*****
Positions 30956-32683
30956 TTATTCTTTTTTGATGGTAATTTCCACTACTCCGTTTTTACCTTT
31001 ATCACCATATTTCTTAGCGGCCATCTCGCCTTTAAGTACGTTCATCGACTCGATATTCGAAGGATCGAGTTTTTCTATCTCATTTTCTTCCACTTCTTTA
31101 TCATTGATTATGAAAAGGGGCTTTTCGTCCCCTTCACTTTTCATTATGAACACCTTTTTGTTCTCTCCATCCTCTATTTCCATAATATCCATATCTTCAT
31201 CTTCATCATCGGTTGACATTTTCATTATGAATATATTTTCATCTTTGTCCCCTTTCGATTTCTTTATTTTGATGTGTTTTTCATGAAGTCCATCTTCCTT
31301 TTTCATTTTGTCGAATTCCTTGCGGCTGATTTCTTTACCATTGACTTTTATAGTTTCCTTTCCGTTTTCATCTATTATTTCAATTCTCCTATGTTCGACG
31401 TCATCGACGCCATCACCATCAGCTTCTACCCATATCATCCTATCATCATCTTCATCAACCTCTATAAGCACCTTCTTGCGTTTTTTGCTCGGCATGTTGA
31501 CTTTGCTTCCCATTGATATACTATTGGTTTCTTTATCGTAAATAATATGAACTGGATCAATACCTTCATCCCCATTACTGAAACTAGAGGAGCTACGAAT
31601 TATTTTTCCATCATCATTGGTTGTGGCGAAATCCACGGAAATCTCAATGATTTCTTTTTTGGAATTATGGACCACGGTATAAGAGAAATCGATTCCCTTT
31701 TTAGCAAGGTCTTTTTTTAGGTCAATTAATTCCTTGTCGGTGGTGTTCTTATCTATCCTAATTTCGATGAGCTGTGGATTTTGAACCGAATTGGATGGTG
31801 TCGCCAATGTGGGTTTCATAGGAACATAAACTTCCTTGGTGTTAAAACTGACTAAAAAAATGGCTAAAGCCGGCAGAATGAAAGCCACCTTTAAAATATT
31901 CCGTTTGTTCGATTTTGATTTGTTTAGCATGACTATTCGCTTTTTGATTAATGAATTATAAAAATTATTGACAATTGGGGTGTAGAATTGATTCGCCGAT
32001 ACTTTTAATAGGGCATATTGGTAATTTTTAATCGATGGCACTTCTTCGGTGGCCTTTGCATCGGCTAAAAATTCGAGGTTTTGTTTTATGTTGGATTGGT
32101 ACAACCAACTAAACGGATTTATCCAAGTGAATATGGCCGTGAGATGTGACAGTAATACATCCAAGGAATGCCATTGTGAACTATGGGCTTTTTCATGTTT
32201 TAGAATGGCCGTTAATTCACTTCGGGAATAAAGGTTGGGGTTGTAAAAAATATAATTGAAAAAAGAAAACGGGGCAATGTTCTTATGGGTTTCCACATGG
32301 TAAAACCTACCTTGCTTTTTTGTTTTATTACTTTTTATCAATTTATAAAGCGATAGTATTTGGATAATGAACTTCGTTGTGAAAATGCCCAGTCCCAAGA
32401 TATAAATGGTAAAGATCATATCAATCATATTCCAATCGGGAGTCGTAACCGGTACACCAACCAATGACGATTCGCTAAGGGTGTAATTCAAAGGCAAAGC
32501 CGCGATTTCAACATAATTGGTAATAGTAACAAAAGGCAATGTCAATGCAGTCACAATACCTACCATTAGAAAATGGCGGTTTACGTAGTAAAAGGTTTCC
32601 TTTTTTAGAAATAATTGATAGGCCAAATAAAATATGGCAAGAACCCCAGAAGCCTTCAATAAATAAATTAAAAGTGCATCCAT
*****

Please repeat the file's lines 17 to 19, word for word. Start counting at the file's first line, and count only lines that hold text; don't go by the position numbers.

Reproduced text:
32401 TATAAATGGTAAAGATCATATCAATCATATTCCAATCGGGAGTCGTAACCGGTACACCAACCAATGACGATTCGCTAAGGGTGTAATTCAAAGGCAAAGC
32501 CGCGATTTCAACATAATTGGTAATAGTAACAAAAGGCAATGTCAATGCAGTCACAATACCTACCATTAGAAAATGGCGGTTTACGTAGTAAAAGGTTTCC
32601 TTTTTTAGAAATAATTGATAGGCCAAATAAAATATGGCAAGAACCCCAGAAGCCTTCAATAAATAAATTAAAAGTGCATCCAT